In recent years, many companies have humidified their offices as a means of cutting down on absenteeism. For hospitals, however, where infections can mean the difference between life and death for those in fragile health, it is even more critical to maintain humidity within the 30% to 50% range recommended by the CDC.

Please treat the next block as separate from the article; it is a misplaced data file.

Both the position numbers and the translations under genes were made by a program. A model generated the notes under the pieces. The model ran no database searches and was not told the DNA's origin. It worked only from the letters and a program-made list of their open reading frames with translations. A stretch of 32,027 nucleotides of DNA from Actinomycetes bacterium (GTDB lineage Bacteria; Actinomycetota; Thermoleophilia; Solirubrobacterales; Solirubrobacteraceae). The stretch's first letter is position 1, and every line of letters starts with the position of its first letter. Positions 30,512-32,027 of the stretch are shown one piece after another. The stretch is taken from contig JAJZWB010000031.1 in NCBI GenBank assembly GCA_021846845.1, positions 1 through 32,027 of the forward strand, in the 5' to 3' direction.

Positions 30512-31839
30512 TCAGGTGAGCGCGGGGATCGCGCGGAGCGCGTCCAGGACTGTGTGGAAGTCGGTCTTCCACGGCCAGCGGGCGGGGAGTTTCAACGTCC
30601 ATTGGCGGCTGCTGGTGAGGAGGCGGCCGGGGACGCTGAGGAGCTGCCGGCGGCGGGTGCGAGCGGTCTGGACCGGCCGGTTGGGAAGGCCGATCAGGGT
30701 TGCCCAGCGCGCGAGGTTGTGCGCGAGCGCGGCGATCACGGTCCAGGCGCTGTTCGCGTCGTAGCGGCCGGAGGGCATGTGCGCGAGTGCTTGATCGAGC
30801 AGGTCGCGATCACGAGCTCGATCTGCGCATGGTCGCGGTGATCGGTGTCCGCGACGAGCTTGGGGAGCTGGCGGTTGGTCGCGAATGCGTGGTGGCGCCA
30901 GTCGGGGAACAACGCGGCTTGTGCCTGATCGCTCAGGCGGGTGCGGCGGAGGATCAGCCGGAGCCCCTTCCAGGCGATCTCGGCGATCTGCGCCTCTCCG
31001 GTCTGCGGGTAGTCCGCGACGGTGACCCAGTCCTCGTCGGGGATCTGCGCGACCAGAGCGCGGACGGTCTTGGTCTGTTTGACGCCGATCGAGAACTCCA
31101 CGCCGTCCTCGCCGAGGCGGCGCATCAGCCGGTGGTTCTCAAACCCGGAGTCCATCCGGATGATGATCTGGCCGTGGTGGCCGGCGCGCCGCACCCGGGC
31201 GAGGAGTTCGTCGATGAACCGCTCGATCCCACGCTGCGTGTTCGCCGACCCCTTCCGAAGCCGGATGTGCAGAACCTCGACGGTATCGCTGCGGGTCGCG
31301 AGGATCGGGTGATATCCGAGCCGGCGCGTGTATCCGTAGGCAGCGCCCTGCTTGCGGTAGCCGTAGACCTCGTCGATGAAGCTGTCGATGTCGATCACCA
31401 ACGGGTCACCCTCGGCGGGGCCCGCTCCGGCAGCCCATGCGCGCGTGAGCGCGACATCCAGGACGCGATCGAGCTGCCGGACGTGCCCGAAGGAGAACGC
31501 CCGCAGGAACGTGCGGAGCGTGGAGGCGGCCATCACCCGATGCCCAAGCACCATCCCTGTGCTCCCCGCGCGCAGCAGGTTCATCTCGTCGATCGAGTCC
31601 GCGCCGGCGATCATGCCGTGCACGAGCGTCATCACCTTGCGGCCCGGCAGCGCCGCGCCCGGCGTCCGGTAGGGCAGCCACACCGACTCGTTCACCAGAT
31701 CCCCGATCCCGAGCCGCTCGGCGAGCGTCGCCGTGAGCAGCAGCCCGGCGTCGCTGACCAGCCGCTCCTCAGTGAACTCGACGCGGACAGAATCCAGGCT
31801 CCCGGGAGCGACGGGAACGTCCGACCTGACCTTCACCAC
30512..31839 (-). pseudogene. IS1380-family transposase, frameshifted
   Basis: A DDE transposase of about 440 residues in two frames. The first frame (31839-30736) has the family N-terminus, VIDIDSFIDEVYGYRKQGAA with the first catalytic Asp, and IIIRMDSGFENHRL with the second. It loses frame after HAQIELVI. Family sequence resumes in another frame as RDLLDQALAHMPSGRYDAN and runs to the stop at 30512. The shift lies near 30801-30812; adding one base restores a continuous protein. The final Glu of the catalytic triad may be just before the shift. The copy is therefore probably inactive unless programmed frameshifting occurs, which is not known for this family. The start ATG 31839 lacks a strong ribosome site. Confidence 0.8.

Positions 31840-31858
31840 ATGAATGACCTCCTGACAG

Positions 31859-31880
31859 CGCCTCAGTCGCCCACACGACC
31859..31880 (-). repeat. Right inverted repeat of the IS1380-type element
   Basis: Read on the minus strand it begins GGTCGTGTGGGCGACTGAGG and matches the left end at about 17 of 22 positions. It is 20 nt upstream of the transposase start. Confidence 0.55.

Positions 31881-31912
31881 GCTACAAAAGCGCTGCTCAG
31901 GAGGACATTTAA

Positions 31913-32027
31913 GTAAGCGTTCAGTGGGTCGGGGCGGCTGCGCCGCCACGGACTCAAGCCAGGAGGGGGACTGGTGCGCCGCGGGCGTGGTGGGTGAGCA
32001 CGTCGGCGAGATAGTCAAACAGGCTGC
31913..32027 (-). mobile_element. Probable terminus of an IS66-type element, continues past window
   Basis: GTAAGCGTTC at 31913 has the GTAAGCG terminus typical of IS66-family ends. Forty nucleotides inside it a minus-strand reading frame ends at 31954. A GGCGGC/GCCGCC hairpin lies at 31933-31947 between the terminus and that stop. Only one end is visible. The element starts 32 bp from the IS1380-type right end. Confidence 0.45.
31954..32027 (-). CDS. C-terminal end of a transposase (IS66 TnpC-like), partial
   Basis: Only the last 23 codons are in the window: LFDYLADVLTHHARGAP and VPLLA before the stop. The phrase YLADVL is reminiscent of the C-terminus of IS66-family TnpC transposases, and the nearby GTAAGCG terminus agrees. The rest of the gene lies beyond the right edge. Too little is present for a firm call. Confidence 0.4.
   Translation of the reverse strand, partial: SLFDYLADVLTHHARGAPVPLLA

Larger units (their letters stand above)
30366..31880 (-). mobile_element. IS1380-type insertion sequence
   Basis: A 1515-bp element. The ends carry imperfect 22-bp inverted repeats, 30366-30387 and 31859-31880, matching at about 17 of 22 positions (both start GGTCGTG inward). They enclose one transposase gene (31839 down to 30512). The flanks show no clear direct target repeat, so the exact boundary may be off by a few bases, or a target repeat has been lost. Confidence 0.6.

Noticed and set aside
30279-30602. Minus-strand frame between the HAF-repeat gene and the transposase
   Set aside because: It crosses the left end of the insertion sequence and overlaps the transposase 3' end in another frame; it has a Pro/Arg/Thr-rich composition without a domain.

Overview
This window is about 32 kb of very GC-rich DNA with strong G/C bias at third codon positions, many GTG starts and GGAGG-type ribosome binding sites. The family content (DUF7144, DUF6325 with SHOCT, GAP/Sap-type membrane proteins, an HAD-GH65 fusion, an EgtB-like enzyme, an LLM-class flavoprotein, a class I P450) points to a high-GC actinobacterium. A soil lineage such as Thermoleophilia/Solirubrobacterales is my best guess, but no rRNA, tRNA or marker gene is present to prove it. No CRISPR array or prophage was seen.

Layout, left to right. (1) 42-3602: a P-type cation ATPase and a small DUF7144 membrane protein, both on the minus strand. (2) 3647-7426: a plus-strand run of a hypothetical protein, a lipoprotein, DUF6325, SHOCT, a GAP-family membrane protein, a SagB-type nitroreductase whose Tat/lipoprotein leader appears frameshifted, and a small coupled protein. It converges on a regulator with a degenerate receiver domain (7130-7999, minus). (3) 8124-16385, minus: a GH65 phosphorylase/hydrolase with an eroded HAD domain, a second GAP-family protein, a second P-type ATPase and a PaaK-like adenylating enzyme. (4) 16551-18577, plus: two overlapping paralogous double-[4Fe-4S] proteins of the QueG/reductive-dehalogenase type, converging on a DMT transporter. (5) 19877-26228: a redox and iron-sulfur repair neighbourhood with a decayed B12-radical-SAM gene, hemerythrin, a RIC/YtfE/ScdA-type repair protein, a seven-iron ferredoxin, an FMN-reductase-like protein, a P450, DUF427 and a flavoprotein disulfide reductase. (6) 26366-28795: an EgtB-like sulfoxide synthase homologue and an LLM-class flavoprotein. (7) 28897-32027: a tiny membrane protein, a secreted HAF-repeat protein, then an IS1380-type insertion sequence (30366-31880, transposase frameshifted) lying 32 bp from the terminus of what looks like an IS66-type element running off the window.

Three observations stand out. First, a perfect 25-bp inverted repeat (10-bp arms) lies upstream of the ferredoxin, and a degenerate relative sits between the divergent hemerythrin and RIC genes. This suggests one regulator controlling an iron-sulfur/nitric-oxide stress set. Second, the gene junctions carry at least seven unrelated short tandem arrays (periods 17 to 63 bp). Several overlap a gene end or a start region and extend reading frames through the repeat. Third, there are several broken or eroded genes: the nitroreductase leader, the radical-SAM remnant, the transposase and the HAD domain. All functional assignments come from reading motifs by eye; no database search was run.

Great River Hospital (GRH) in Kitchener-Waterloo, Ontario is one facility that takes this matter to heart. With a staff of 2,350, it is the largest medical center in the Waterloo region, an urban area of 420,000 people, about an hour's drive southwest of Toronto. The hospital originally installed a sprayed coil humidification system in 1988 but replaced it with a steam system as part of an energy-saving program in 1990-91. In 1998, it switched to a high-pressure fog humidification system on nine of its air-handling units (AHUs). This improvement eliminated the health risk of additive chemicals in boiler feed water from the steam system entering the air stream, one of the drawbacks of the direct-steam method. However, rather than proving to be a costly improvement to offer patients cleaner air, high-pressure fogging turned out to be a cost-saving initiative.